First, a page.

WASHINGTON--There is a large and overlooked truth about the American occupation of Iraq: Whereas in postwar Germany and Japan we were rebuilding countries that had been largely destroyed by us, in Iraq today we are rebuilding a country destroyed by its own regime.
In World War II, we leveled entire cities (Tokyo, Dresden, Hiroshima, many more), targeted and razed the enemy's industrial infrastructure, killed and displaced countless civilians. We turned the countries to rubble; then we rebuilt them.
In Iraq, it was Saddam who turned the place to rubble. By any historic standard, the amount of destruction caused by the coalition was small. Most of the damage was inflicted upon the symbols, barracks, ministries and communication organs of the Baathist regime. The infrastructure--roads, bridges, dams, sewage systems, schools, mosques and hospitals--was barely touched.
And as for the people, one of the more unnoticed facts of this war was the absence of refugees--the Iraqi people's silent homage to their trust in the stated allied purpose of coming to liberate and not destroy.
Iraq today is a social, economic, ecological and political ruin not because of allied bombing, but because of Baath rule. Since 1979, Saddam managed the economic miracle of reducing by 75 percent the GDP of the second-richest oil patch on the planet. That takes work. Saddam's capacity for destruction was up to the task. He reduced the Shiite south to abject poverty. He turned a once well-endowed infrastructure to rot by lavishing Iraq's vast oil resources on two things: weaponry and his own luxuries. And in classic Stalinist fashion, he destroyed civil society, systematically extirpating any hint of free association and civic participation.
And don't talk to me about sanctions being the cause of this misery. First of all, Saddam willfully brought on the sanctions by violating the disarmament conditions that he signed to end the Gulf War. Moreover, the billions he skimmed and scammed from the U.N. oil-for-food program and from even shadier oil deals went into schools filled to the rafters with machine guns, into cold cash stashed behind walls and into shagadelic palaces--some 50(!) built after the Gulf War and thus under sanctions.
Upon the detritus of 30 years of indigenous misrule, we come to rebuild. This is not to say that we lack self-interest here. We are embarking on this reconstruction out of the same enlightened altruism that inspired the rebuilding of Germany and Japan--trusting that economic and political success in Iraq will have a stabilizing and modernizing effect on the entire region.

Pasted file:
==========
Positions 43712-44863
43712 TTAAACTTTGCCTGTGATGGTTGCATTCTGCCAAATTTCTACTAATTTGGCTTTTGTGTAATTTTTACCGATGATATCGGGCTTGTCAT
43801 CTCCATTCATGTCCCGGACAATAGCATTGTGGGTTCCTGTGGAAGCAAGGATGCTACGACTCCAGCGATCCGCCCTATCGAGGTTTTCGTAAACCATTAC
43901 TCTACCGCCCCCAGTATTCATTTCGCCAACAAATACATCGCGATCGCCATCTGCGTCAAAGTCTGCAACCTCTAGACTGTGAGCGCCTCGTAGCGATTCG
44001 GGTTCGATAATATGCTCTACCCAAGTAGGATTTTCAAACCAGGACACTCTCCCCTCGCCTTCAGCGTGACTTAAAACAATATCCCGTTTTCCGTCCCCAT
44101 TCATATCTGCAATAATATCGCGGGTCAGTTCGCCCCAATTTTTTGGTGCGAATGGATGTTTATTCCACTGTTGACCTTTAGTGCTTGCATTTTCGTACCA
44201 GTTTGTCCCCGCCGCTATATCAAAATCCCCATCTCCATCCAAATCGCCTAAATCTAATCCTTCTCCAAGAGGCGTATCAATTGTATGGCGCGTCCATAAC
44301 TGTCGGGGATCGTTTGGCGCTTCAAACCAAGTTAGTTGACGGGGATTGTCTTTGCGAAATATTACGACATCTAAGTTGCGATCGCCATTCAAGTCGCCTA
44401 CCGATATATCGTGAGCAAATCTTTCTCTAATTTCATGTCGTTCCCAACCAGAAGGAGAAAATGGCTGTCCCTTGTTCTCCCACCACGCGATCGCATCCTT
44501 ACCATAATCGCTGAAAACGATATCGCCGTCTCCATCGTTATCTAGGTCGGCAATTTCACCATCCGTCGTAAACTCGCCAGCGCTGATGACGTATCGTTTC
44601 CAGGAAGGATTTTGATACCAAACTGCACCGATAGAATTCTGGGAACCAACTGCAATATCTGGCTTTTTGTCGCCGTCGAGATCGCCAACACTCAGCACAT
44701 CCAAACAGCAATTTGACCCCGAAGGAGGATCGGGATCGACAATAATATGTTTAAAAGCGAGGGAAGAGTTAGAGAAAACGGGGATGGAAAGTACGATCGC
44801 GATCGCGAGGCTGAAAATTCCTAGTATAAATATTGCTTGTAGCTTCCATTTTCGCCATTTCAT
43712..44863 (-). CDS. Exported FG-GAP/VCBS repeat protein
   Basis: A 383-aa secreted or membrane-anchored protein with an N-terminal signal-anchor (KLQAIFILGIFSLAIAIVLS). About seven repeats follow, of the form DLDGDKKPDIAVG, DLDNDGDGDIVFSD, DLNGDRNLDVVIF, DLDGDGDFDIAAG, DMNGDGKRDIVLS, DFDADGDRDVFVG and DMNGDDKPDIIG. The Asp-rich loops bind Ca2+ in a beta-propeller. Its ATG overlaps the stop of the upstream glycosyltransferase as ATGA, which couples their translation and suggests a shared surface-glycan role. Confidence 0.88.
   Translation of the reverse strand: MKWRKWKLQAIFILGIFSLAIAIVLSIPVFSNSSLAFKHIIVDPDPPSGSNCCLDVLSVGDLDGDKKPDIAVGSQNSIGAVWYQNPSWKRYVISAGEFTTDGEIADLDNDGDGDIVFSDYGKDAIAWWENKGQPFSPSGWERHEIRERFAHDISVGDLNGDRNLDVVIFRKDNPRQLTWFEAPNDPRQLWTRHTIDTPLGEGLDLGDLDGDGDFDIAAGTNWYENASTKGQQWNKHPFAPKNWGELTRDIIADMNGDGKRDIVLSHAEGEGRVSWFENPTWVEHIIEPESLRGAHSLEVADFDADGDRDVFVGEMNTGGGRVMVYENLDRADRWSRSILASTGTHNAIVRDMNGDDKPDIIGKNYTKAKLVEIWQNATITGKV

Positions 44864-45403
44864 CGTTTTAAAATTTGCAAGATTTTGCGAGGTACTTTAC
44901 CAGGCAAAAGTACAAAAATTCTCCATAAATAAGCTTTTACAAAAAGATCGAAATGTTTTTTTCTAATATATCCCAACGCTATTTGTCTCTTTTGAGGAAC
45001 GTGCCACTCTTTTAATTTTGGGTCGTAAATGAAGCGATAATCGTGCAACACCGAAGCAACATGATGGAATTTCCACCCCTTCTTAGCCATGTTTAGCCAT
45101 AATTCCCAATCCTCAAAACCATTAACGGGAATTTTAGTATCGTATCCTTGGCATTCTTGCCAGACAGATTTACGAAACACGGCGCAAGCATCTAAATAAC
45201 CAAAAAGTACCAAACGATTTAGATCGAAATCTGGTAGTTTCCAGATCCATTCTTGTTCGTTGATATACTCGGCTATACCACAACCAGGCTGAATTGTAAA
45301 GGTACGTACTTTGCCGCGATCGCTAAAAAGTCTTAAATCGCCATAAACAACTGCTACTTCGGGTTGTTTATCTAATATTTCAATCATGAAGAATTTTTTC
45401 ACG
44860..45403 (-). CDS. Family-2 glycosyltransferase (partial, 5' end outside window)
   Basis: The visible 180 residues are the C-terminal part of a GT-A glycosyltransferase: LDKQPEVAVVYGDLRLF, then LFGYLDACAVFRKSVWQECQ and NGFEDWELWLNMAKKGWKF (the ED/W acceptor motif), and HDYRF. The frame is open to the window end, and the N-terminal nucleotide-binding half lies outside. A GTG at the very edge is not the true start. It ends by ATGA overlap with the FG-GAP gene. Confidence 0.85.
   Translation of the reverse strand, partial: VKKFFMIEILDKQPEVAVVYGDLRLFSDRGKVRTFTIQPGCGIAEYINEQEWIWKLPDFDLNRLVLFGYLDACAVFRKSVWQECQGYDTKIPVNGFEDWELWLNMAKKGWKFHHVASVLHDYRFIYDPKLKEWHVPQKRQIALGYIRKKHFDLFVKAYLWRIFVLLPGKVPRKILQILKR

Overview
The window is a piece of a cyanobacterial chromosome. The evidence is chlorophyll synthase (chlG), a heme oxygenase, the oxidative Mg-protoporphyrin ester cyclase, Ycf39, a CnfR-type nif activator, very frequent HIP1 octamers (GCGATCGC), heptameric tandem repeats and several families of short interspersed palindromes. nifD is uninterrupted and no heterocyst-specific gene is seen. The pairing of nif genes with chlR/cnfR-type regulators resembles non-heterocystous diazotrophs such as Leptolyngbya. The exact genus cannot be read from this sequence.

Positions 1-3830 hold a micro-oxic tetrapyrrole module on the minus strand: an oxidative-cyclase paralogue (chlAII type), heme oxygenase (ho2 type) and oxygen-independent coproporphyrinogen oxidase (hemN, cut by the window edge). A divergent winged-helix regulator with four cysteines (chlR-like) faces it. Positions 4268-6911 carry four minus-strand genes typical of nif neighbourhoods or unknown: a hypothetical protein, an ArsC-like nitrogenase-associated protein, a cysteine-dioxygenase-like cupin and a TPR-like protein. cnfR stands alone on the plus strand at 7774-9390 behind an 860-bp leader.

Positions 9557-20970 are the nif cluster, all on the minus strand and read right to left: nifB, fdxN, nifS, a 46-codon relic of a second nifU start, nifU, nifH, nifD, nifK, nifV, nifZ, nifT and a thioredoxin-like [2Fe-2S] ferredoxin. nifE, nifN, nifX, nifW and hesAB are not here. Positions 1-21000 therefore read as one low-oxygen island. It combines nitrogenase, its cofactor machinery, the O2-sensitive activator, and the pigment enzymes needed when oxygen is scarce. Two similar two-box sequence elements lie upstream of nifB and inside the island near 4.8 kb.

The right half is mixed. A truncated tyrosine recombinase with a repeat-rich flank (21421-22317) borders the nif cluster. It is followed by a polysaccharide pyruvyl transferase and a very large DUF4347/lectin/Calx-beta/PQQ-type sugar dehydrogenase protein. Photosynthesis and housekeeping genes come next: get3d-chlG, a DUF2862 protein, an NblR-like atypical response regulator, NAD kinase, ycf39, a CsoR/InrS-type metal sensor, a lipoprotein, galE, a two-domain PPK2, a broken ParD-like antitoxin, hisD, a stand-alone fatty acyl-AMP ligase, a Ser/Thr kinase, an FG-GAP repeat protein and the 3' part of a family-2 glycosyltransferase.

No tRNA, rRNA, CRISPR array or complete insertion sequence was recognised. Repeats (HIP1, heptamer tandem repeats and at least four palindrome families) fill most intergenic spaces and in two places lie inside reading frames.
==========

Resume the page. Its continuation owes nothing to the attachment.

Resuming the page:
But our self-interest does not detract from the truth that what we are doing in Iraq is morally different from what we did after World War II. In Iraq, we are engaged in rescue rather than the undoing of our own destruction. We've undertaken the maddening task of cleaning up someone else's mess.
As the extent of the horror inflicted by the Baathist regime is documented day by day, opponents of the war are increasingly shamed. With every mass grave discovered, those who marched with such moral assurance just two months ago under the banner of human rights and social justice must make an accounting. In the name of peace, they supported the legitimacy and defended the inviolability of a regime that made relentless war on every value the left pretends to uphold:
Torturer, murderer, plunderer, despoiler. ``We've gotten rid of him,'' said presidential candidate Howard Dean, prewar darling of the Democratic left. ``I suppose that's a good thing.''
It was a very good thing. A noble thing. And rebuilding the place that Saddam destroyed is an even nobler thing. It is fine to carp about our initial failures at reconstruction; it is well to remember, however, the nobility of the entire enterprise.
Charles Krauthammer is a 1987 Pulitzer Prize winner, 1984 National Magazine Award winner, and a columnist for The Washington Post since 1985.
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